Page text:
The strength of community in Poland and Ukraine is best explained by faith
Dominican Basilica of the Holy Trinity, Krakow.
Plainchant is surely the proper music of old churches. As the voices rise and echo in the stone spaces, at 11 o’clock on Good Friday night, a line of ordinary Krakowians of all ages queue patiently down the aisle to take their turn kneeling on the flagstones before a small crucifix. Each person spends some minutes in prayer.
Like what you’re reading? Get the free UnHerd daily email
Already registered? Sign in
The Adoration of the Cross is perhaps the purest rite of the European Church, as simple and direct as plainchant. In this quiet gesture all our ideas are gathered and tethered to their source: the catholicity of Christendom (including its bastard offspring, secular liberalism) returns to the foundational fact that God took on flesh and died for us. This improbable belief, and the history it has made, is what binds us on this continent together. At Easter, at the turning of the year, we take hold of it again.
In February 1941, when Germany occupied the whole of mainland Europe, Winston Churchill quoted Arthur Hugh Clough to remind people to look to America for hope:
And not by eastern windows only,
When daylight comes, comes in the light,
In front the sun climbs slow, how slowly,
But westward, look, the land is bright.
Today the land to westward shines only dimly, shrouded in the fog of its own religious conflicts. But here in Eastern Europe we see the strength of communities still held together by a common idea of themselves.
Ukraine is perhaps the most Christian country in Europe. And in the resistance of the Ukrainians we are witnessing what strong families, communities and nations are capable of. Surely only a country where people have a sense of living for a purpose outside themselves, who feel there is something sacred about the relationships of life, would fight so hard, and take so much punishment.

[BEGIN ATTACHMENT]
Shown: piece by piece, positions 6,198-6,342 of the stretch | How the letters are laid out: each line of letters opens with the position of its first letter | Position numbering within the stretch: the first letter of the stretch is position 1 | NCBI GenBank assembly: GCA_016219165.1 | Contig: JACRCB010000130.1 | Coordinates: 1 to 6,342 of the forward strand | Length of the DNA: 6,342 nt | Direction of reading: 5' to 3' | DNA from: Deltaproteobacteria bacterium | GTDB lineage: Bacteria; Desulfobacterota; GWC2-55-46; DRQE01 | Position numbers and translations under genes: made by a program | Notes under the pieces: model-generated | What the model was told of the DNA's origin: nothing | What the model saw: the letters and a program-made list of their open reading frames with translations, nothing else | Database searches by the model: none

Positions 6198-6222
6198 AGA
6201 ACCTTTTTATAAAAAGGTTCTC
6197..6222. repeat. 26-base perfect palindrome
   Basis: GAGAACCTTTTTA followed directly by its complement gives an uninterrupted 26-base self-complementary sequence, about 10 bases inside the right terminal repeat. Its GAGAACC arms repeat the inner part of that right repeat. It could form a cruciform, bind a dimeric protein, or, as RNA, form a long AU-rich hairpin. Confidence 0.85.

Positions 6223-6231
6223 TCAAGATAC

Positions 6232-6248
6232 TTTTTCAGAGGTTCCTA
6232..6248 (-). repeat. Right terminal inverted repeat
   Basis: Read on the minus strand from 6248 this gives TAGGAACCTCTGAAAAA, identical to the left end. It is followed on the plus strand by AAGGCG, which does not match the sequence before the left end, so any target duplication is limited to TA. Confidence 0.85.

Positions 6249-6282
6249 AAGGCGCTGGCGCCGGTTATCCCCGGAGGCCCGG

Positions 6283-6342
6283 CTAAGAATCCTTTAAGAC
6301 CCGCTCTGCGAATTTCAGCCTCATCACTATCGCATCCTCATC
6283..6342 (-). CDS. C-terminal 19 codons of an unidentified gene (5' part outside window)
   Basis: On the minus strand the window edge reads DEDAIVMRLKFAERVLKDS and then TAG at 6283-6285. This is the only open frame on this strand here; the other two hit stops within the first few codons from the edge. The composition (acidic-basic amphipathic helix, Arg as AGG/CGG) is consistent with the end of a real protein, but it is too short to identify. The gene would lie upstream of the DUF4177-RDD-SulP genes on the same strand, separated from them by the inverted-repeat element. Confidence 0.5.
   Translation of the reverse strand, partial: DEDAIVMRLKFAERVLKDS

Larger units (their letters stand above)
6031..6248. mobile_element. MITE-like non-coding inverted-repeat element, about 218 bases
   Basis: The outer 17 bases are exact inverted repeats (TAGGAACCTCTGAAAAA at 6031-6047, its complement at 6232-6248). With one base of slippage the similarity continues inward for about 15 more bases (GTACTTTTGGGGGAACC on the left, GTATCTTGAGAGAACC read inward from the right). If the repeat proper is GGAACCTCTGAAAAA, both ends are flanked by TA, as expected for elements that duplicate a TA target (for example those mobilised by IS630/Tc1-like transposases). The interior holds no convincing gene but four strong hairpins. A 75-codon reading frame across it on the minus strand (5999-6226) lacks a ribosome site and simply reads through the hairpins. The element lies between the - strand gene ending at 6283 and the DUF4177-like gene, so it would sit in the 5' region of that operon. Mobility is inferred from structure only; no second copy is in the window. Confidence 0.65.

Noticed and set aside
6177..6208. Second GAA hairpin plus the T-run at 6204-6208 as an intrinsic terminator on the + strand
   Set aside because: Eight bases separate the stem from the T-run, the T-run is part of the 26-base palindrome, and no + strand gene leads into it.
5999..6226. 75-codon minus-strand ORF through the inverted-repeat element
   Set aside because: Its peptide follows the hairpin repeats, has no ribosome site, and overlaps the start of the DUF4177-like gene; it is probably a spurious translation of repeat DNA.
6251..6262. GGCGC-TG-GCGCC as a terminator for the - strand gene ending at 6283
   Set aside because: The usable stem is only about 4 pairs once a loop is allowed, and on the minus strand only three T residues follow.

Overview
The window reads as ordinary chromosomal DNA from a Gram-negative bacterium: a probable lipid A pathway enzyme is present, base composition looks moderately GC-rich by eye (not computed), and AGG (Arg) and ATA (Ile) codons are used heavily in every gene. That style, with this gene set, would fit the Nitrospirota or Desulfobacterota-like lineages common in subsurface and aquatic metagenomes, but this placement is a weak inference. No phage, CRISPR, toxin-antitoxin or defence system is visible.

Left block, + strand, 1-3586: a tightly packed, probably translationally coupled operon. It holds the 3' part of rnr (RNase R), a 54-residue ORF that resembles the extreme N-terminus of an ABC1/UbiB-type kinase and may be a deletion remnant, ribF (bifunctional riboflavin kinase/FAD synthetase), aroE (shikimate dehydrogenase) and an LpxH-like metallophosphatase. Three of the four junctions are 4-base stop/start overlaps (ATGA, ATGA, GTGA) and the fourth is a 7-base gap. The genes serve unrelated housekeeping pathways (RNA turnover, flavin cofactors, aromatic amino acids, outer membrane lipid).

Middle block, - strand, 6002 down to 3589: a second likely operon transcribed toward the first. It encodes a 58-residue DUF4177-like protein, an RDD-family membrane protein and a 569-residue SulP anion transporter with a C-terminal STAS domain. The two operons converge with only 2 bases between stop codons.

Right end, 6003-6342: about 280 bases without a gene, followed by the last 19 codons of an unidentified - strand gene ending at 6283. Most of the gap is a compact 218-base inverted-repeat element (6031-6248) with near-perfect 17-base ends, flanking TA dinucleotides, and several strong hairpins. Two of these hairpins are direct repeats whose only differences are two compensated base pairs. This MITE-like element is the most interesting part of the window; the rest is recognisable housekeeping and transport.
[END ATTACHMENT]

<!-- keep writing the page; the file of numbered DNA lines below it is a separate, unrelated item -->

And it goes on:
The social resilience of Ukraine, or Poland, or Hungary, is an asset not to be counted in the GDP tables or the measures of how ‘open’ a country is. Resilience like this is civilisation’s best hope against the threats that assail us: barbarous godless nationalism like Russia’s, but also the emerging biostate, justified by Covid and enabled by technology, of which the current lockdown of Shanghai is a grotesque harbinger (“Control your soul’s desire for freedom”, warn the tannoy drones flying between the tower blocks: “Do not open your window to sing.”) Only a resilient society will withstand what tech and power will try to do to us.
Christianity remains the best basis for social resilience, as well as the best foundation of religious tolerance and political pluralism. In the UK we are doing a good job of undermining the place of Christianity in our public morals, however. In the last month we have effectively legalised abortion on demand; abolished the marriage vows, or at least reduced marriage to nothing more the status of boyfriends and girlfriends; and announced a law that could make traditional teaching about sex and sexuality, and counselling for people who wish to follow that teaching, illegal. This is a poor basis for the stronger families, stronger communities, and stronger nation that we need.